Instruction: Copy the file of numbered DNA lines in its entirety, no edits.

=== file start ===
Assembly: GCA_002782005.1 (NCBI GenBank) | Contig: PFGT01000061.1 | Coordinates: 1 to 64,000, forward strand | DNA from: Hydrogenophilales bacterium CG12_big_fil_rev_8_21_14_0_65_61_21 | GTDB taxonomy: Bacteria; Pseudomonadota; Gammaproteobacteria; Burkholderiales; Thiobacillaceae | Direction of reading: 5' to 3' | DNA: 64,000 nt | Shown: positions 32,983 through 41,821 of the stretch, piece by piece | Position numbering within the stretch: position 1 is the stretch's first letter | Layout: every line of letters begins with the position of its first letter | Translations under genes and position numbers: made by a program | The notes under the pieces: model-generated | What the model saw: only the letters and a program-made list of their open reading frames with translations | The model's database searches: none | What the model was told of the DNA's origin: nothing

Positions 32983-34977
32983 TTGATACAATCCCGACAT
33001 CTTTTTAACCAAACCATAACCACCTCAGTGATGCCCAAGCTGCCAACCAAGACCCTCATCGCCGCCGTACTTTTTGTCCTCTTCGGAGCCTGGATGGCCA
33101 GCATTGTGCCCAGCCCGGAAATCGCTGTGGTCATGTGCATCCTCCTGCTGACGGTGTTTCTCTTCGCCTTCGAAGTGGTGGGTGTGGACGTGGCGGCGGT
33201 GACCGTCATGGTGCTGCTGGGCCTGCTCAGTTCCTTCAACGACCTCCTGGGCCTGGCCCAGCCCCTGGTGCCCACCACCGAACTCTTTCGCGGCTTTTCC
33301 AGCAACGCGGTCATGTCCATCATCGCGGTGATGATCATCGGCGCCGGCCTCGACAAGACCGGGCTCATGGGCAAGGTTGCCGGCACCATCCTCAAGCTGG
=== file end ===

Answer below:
Assembly: GCA_002782005.1 (NCBI GenBank) | Contig: PFGT01000061.1 | Coordinates: 1 to 64,000, forward strand | DNA from: Hydrogenophilales bacterium CG12_big_fil_rev_8_21_14_0_65_61_21 | GTDB taxonomy: Bacteria; Pseudomonadota; Gammaproteobacteria; Burkholderiales; Thiobacillaceae | Direction of reading: 5' to 3' | DNA: 64,000 nt | Shown: positions 32,983 through 41,821 of the stretch, piece by piece | Position numbering within the stretch: position 1 is the stretch's first letter | Layout: every line of letters begins with the position of its first letter | Translations under genes and position numbers: made by a program | The notes under the pieces: model-generated | What the model saw: only the letters and a program-made list of their open reading frames with translations | The model's database searches: none | What the model was told of the DNA's origin: nothing

Positions 32983-34977
32983 TTGATACAATCCCGACAT
33001 CTTTTTAACCAAACCATAACCACCTCAGTGATGCCCAAGCTGCCAACCAAGACCCTCATCGCCGCCGTACTTTTTGTCCTCTTCGGAGCCTGGATGGCCA
33101 GCATTGTGCCCAGCCCGGAAATCGCTGTGGTCATGTGCATCCTCCTGCTGACGGTGTTTCTCTTCGCCTTCGAAGTGGTGGGTGTGGACGTGGCGGCGGT
33201 GACCGTCATGGTGCTGCTGGGCCTGCTCAGTTCCTTCAACGACCTCCTGGGCCTGGCCCAGCCCCTGGTGCCCACCACCGAACTCTTTCGCGGCTTTTCC
33301 AGCAACGCGGTCATGTCCATCATCGCGGTGATGATCATCGGCGCCGGCCTCGACAAGACCGGGCTCATGGGCAAGGTTGCCGGCACCATCCTCAAGCTGG